Beware of the sheep
The seafront at Brighton today. Red flags flying everywhere, to say no bathing.
Once upon a time, I used to walk on designated routes in the UK. I mostly gave that up when I lived in Sheffield and witnessed the devastation of the southern end of the Pennine Way, which I then made a point of avoiding. Well, except in about October, when I’d inevitably get caught out by rapidly approaching darkness and run to the trail for a descent into Edale that would be safe and easy in the dark.
For example, I recollect forest walks in Rothbury in Northumberland: we took the longest route, marked as 5 hours, and it was about 40 minutes leisurely walking (including throwing stick for dog). That’s fairly typical in England, so it came as a bit of a shock a few months later in Jotunheim (Norway), when I found myself taking significantly longer than the advertised times on some of the mountain routes. Maybe I could’ve traversed Glittertind in the advertised time if I hadn’t been carrying full camping gear, but it illustrates the contrast between UK bubblewrap and the real world.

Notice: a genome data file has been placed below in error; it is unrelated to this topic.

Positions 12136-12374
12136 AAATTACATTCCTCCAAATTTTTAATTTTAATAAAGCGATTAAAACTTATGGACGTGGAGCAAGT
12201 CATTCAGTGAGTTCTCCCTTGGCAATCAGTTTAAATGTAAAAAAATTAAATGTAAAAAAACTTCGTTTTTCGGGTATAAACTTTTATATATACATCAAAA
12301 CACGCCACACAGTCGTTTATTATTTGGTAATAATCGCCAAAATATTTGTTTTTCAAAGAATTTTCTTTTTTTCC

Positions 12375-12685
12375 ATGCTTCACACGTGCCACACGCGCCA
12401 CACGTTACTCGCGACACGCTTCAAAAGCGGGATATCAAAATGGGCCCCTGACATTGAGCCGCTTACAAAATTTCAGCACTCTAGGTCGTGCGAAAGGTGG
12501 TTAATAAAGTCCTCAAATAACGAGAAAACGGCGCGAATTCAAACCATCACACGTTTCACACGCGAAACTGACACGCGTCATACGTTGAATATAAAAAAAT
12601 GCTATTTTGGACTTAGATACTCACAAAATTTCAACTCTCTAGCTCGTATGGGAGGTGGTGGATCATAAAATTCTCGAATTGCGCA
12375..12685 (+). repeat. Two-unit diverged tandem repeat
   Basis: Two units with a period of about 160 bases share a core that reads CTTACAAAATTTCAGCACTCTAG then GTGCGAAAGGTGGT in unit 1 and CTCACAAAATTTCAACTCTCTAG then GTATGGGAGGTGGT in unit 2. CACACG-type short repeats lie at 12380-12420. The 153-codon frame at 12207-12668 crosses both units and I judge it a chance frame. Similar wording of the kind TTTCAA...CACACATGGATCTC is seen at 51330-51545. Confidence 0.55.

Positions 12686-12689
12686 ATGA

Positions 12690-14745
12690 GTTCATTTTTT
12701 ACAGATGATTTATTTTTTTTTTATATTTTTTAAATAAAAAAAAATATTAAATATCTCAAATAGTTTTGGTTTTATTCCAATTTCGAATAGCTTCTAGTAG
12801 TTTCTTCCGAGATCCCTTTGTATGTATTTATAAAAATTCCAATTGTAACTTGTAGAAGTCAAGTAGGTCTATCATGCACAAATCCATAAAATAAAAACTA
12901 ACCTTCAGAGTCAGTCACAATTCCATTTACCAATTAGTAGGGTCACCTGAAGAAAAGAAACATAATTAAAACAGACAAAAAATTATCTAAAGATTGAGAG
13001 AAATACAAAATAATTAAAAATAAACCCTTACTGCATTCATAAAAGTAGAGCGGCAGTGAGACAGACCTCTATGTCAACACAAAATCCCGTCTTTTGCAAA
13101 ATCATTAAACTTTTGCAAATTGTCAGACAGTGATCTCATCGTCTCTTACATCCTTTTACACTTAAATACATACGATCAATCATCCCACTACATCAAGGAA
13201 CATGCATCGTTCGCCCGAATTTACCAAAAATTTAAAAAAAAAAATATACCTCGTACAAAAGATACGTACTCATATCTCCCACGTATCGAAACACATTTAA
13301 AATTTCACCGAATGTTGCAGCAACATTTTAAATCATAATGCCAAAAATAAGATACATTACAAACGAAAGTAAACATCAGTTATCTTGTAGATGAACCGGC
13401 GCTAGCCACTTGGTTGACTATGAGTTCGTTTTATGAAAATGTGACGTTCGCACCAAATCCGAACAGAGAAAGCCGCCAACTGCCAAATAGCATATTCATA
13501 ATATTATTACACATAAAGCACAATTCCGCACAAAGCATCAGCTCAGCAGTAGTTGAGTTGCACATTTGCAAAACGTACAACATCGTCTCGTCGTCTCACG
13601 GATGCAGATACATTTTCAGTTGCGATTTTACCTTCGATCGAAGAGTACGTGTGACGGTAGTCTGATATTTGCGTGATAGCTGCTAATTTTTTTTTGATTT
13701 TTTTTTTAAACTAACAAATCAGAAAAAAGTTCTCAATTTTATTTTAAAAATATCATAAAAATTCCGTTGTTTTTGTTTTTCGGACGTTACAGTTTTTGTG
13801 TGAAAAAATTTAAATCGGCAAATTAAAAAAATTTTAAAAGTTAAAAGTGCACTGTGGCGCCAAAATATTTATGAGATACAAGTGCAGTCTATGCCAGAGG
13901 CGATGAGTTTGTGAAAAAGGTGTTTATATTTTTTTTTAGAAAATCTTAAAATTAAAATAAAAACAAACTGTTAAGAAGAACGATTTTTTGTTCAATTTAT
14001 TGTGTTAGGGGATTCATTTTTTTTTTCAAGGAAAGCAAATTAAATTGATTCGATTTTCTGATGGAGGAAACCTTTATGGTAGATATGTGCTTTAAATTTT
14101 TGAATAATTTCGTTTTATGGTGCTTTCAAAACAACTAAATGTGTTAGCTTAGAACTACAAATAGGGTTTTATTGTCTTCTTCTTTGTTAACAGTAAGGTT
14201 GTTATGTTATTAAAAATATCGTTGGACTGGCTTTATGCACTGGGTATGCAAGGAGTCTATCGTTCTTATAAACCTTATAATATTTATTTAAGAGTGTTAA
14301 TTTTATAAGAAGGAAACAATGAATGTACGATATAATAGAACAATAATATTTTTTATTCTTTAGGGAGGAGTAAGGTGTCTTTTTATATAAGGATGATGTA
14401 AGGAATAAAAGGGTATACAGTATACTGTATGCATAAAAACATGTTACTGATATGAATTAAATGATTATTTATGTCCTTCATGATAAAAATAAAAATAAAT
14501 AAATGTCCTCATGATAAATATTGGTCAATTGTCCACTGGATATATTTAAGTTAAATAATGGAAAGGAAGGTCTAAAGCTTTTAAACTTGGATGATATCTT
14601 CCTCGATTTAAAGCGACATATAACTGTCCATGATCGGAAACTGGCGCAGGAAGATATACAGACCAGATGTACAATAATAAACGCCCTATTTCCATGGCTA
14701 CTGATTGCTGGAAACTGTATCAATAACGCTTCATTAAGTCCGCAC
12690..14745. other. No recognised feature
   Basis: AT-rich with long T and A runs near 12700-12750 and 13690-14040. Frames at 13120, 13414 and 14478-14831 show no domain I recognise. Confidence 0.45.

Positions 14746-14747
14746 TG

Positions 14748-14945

Another recollection is a photo I really should scan. I was recently back from enjoying nature at its grandest in Iceland, and was now taking a week’s cycling in southwest England. This was on a touring bike, with road wheels, drop handlebars, etc, and loaded with camping gear. But I still ride it on not-too-challenging offroad trails. As I emerged from a section of the southwest coast path back onto the paved road, there was a sign saying “dangerous path” pointing the way I’d just come (on the bike ferchrissake), and another “alternative route”. I was sufficiently amused by it to photograph the absurd sign.
So today at the beach, what do I make of the flags?
Well, there was a strong wind blowing, and the waves were breaking vigorously. But nothing exceptional: certainly not like the proper autumn gales of about October. It was high tide, which means the gradient at the waterline is reasonably steep, which makes it much easier to get in and out in rough conditions than at low tide. I’ve been in from the same stretch of beach in far worse, notably back in 1998 when I lived about 3 months in Brighton after returning from Italy, and went swimming every day.
What are the risks? Big waves? Surfers love ’em. Currents? There’s usually a slight current along this beach, but I’ve never encountered one that pulls you out to sea, nor one that any confident swimmer would have trouble making headway against. And that wind was blowing from sea to land, making a doddle of bodysurfing back from anywhere to the beach.
What simple phrase summarises UK attitudes to allowing people into the Great Outdoors? “Beware of the sheep” seems like a great executive summary.